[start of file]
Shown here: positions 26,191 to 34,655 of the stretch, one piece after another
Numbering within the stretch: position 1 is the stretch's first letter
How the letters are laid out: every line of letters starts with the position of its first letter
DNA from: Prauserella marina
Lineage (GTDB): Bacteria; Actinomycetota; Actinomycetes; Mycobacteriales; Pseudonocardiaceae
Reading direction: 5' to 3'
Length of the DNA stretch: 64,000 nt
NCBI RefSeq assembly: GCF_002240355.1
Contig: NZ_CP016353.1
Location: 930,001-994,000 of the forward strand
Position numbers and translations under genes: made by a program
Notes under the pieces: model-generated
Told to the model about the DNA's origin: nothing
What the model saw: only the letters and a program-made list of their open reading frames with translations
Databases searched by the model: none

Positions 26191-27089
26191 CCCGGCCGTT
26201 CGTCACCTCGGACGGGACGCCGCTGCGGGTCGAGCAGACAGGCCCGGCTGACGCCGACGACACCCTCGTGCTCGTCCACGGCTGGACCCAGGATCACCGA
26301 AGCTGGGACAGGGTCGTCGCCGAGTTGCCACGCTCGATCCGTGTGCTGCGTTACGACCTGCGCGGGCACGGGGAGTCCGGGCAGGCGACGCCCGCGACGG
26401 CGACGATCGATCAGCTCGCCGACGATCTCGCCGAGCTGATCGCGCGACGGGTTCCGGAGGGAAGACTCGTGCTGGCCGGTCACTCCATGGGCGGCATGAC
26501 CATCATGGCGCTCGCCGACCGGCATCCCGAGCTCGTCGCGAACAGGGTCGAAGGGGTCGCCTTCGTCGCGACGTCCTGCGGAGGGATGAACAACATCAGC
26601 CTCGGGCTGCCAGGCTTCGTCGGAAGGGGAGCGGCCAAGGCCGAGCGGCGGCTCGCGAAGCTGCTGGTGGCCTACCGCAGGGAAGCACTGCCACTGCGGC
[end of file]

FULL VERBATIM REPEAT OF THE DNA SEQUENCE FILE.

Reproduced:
Shown here: positions 26,191 to 34,655 of the stretch, one piece after another
Numbering within the stretch: position 1 is the stretch's first letter
How the letters are laid out: every line of letters starts with the position of its first letter
DNA from: Prauserella marina
Lineage (GTDB): Bacteria; Actinomycetota; Actinomycetes; Mycobacteriales; Pseudonocardiaceae
Reading direction: 5' to 3'
Length of the DNA stretch: 64,000 nt
NCBI RefSeq assembly: GCF_002240355.1
Contig: NZ_CP016353.1
Location: 930,001-994,000 of the forward strand
Position numbers and translations under genes: made by a program
Notes under the pieces: model-generated
Told to the model about the DNA's origin: nothing
What the model saw: only the letters and a program-made list of their open reading frames with translations
Databases searched by the model: none

Positions 26191-27089
26191 CCCGGCCGTT
26201 CGTCACCTCGGACGGGACGCCGCTGCGGGTCGAGCAGACAGGCCCGGCTGACGCCGACGACACCCTCGTGCTCGTCCACGGCTGGACCCAGGATCACCGA
26301 AGCTGGGACAGGGTCGTCGCCGAGTTGCCACGCTCGATCCGTGTGCTGCGTTACGACCTGCGCGGGCACGGGGAGTCCGGGCAGGCGACGCCCGCGACGG
26401 CGACGATCGATCAGCTCGCCGACGATCTCGCCGAGCTGATCGCGCGACGGGTTCCGGAGGGAAGACTCGTGCTGGCCGGTCACTCCATGGGCGGCATGAC
26501 CATCATGGCGCTCGCCGACCGGCATCCCGAGCTCGTCGCGAACAGGGTCGAAGGGGTCGCCTTCGTCGCGACGTCCTGCGGAGGGATGAACAACATCAGC
26601 CTCGGGCTGCCAGGCTTCGTCGGAAGGGGAGCGGCCAAGGCCGAGCGGCGGCTCGCGAAGCTGCTGGTGGCCTACCGCAGGGAAGCACTGCCACTGCGGC